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Women In Achebe Essay

9063 words - 37 pages

WOMEN IN ACHEBE'S WORLDRose Ure MezuWhen literary activities marking the sixtieth birthday of Chinua Achebe reached fever-pitch in 1990, the greatest accolade given him was summed up in one metaphor: the eagle on the iroko. Now, anybody familiar with the African landscape knows that the iroko is the tallest, strongest tree in the forest and that the eagle is, of course, the king of the birds. It is not an easy feat to scale the tree; that is why the Igbo proverb insists: "One does not climb the iroko twice." Having succeeded in climbing the iroko, the climber should appropriate all that he finds there: he may not be able to do so again. The eagle, however, can both scale and soar above the ...view middle of the document...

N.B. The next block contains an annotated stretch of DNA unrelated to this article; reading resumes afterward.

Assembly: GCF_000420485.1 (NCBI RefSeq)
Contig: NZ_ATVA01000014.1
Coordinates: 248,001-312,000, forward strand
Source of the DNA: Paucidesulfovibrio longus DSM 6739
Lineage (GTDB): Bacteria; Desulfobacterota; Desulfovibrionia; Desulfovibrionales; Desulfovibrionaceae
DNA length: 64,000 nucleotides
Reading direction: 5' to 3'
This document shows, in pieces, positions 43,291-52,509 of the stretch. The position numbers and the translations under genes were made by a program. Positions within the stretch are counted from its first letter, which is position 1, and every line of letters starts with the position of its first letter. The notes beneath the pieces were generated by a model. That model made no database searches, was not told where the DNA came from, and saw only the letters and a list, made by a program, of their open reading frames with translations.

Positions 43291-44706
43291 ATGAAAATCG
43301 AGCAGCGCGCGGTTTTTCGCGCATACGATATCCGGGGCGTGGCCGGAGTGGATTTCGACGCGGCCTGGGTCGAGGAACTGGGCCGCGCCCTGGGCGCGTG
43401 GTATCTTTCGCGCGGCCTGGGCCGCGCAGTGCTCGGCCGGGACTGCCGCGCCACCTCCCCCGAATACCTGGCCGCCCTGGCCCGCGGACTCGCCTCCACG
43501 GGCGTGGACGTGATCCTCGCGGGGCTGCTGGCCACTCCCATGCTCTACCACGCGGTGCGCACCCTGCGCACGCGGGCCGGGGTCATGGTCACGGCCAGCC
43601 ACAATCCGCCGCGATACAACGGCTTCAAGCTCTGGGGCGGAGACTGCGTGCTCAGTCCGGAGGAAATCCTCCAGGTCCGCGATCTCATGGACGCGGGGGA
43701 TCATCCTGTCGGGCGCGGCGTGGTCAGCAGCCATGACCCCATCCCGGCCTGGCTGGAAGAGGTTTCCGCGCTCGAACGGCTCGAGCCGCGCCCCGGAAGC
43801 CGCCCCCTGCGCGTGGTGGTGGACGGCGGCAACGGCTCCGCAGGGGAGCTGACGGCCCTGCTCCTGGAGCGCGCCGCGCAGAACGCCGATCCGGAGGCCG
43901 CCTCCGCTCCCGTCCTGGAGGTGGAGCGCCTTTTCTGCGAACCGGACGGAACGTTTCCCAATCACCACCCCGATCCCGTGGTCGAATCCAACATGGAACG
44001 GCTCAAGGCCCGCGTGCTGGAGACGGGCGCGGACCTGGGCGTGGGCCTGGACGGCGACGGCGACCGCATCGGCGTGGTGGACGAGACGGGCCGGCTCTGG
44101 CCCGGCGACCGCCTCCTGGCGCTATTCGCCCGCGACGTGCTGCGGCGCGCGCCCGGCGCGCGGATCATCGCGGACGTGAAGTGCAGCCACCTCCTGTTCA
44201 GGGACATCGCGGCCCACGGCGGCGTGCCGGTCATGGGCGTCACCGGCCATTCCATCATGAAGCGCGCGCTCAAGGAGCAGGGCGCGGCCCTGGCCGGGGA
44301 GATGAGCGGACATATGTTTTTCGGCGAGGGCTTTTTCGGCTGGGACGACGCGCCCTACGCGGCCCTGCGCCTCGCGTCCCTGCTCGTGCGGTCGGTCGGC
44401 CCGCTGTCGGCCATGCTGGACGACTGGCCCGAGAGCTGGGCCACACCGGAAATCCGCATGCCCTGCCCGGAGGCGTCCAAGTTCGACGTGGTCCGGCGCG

Sociocultural BackgroundWere Nigeria and Africa oppressively masculinist? The answer is, "Yes." Ghana was known to have some matrilineal societies, such as the Akans ; but Nigeria's traditional culture, Muslim as well as non-Muslim, had been masculine-based even before the advent of the white man. The source, nature, and extent of female subordination and oppression have constituted a vexed problem in African literary debates. Writers such as Ama Ata Aidoo of Ghana and the late Flora Nwapa of Nigeria have insisted that the image of the helpless, dependent, unproductive African woman was one ushered in by European imperialists whose women lived that way. On the other hand, the Nigerian-born, expatriate writer Buchi Emecheta, along with other critics, maintains that African women were traditionally subordinated to sexist cultural mores. I ally myself to the latter camp. I believe that, in creating a masculine-based society, Achebe was merely putting literature to mimetic use, reflecting existing traditional mores. Colonial rule merely aggravated the situation by introducing a lopsided system in which African men received a well-rounded education while, like their European counterparts before the mid-nineteenth century, African women received only utilitarian, cosmetic skills in Domestic Science Centers -- the kinds of skills that only could prepare them to be useful helpmates of educated, premier nationalists and professionals such as Nnamdi Azikiwe, Nigeria's first President, and the late Obafemi Awolowo, the Yoruba tribalist leader.Things Fall Apart is significant because it began the vogue of African novels of cultural contact and conflict. It has been translated into over twenty major world languages. Commensurate with its popularity, images of women receive attention. In a style that is expository rather than prescriptive, Achebe s novel mirrors the sociocultural organization existing in the Africa of the era he describes. Like Zora Neale Hurston's Janie Mae Crawford (when married to Jody Starks), Achebe's women are voiceless. But where even Janie is highly visible, his women are virtually inconsequential.In Of Woman Born (1977), Adrienne Rich unwittingly captures all the nuances of the African traditional social milieu when she describes patriarchy as:the power of the fathers: a familial, social, ideological, and political system in which, by direct pressure -- or through tradition, law and language, customs, etiquette, education, and division of labor -- men determine what parts women shall or shall not play, and the female is everywhere subsumed by the male. (57-58).The world in Things Fall Apart is one in which patriarchy intrudes oppressively into every sphere of existence. It is an andocentric world where the man is everything and the woman nothing. In domestic terms, women are quantified as part of men's acquisitions. As wives, women come in multiple numbers, sandwiched between yam barns and titles. These three -- wives, yam barns,...

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